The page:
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Monday 7 February 2011

"You Pay A Very High Price In The Stock Market For A Cheery Consensus" -- Warren Buffet

"Be Fearful When Others Are Greedy and Greedy When Others Are Fearful' -- Warren Buffet

"Buy when there's blood in the streets, even if the blood is your own." -- Baron Rothschild

Here are some reasons why I am more optimistic today than a few months back:

  • Everyone is either bearish or non-commital.  Practically no one is talking about the "India growth story" anymore
  • Mutual funds and ULIPS have very little cash inflows and very high cash levels in their portfolios
  • Bad news and results has impacted the sentiment negatively - be it Egypt or Inflation or Corruption, everyong is spreading the word of doom. Stocks of companies coming out with good results are getting sold to lock in profits and stocks of companies coming out with bad or mediocre results are getting sold to prevent losses.
  • IPOs are on the back burner once again as companies are not sure of investor interest
  • Food inflation is getting lower (prices of vegetables have gone down in the local markets) and we are likely to see inflation numbers come down  in the next 2-3 weeks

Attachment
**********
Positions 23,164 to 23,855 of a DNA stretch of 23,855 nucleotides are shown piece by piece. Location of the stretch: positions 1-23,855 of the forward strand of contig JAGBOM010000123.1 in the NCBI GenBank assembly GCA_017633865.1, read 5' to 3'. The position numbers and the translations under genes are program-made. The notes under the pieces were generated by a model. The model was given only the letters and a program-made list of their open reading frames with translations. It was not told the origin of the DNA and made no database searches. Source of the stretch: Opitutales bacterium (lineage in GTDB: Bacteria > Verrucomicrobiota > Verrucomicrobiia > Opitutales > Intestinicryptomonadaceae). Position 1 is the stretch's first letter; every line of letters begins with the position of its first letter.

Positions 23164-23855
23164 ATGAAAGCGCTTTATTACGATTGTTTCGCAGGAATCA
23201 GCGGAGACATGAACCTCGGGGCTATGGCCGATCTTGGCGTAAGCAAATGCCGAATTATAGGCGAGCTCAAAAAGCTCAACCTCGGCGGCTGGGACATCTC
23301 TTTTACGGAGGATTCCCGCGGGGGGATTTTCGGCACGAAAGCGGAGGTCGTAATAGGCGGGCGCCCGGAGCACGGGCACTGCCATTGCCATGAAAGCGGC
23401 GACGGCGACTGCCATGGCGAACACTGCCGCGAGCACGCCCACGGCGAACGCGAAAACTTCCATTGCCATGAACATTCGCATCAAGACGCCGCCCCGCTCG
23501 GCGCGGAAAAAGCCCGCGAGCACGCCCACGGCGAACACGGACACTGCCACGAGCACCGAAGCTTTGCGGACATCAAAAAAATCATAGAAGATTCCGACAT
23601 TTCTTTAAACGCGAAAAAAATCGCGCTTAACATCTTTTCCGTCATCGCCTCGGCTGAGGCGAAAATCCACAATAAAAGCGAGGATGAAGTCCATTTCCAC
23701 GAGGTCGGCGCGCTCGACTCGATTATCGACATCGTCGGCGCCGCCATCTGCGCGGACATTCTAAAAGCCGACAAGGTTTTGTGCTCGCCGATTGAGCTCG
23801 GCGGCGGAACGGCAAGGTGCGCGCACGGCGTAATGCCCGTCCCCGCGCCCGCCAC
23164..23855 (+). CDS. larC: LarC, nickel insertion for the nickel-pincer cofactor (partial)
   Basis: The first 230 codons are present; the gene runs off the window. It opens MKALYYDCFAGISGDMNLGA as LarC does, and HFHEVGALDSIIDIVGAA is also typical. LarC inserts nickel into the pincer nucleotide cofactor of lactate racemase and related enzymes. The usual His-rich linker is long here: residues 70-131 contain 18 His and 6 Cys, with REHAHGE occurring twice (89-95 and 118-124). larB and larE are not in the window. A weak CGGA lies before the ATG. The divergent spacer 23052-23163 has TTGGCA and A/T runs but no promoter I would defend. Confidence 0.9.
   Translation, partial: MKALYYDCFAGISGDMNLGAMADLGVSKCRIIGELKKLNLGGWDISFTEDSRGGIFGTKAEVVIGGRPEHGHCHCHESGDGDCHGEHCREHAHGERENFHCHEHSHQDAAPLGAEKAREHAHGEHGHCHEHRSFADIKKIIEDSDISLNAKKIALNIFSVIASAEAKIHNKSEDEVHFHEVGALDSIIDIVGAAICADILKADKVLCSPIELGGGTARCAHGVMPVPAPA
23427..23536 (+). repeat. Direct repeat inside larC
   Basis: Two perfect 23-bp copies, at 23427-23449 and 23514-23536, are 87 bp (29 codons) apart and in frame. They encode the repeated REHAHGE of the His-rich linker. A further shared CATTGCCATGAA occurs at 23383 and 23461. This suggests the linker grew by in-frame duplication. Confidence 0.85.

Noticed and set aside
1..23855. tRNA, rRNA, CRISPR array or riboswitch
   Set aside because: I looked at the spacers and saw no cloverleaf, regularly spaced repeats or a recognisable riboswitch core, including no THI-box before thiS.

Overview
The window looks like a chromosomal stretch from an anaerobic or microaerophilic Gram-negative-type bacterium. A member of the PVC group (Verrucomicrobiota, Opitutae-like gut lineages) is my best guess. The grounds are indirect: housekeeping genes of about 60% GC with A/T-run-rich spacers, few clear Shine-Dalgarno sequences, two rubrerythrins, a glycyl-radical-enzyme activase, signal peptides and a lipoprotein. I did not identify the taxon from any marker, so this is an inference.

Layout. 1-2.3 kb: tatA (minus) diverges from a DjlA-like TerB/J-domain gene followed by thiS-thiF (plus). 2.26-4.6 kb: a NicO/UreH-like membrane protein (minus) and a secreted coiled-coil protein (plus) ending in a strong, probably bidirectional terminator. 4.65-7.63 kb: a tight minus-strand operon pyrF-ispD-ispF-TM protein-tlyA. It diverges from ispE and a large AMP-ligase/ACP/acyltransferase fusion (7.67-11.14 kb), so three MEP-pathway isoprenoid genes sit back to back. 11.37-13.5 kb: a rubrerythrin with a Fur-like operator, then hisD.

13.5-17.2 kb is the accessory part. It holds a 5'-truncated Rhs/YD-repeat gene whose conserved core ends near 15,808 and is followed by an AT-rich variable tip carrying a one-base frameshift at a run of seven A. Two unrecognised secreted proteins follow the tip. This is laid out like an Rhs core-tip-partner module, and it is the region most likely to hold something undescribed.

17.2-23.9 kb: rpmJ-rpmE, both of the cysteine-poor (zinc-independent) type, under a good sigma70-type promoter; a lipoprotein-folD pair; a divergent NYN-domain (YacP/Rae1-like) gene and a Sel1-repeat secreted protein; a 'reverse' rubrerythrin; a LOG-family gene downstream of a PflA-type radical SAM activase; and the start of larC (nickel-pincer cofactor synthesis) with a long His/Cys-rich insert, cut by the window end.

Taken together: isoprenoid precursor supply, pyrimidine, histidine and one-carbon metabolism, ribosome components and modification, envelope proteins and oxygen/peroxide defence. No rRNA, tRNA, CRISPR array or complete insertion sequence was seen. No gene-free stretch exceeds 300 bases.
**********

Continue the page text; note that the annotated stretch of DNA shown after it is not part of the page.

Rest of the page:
• With the current situation the Central government is in, I think the budget will be a non-event in terms of policy making. I do not expect any big surprises in either direct or indirect taxes.
  • Egyptians are likely to sort out their problems or the world is likely to find something more interesting to move on to.
  • Indian markets are in a bear grip and stocks are getting cheaper by the day. Adding on corrections should be a prudent option for long term investors. What I am doing is adding at every 4-5% dip in price in my stocks. But do not rush in and exhaust all your cash now. Keep some away (I would suggest 50% of of your fresh cash surplus) to invest in case the Sensex decides to move further south from here.

Happy Investing!

Thursday 27 January 2011

Balaji Amines - Results Update

Balaji Amines came out with their quarterly results today.

Sales grew from 63.67 cr to 96.69 cr (growth of 51.86%)
Operating profit grew from 9.18 cr to 15.99 cr (growth of 74.18%)
Net profit grew from 4.21 cr to 8.72 cr (growth of 107.13%)
EPS has grown from (1:5 split adjusted) 1.3 to 2.69 (growth of 106.92%)

Note: These are yoy Q3 comparisons.

Tuesday 25 January 2011

Employee Guarantee Scheme-A follow-up post

The points raised by Anupam's comments are all valid arguments. Let's try to take a look at them in a bit more detail.

1.    “You imply that it effectively becomes a free transfer because of corruption and inefficiency – but that can be said of most public (and we might add a lot of private) resources in India .... the solution must be to put in place ways of ensuring accountability in government to ensure that the money is actually put to use. ”

For a policy to be meaningful it needs to take into account the reality at the grass root level. India's reality is that as a country we are highly corrupt (as per Transparency International's 2010 rating we are ranked 87th out of 178 countries in corruption). So, to say that we have devised a policy which looks fantastic on paper but fails the moment it is implemented is ridiculous to say the least. Its better not to have such policies at all. Corruption-proofing has to be a primary consideration while designing any new public policy.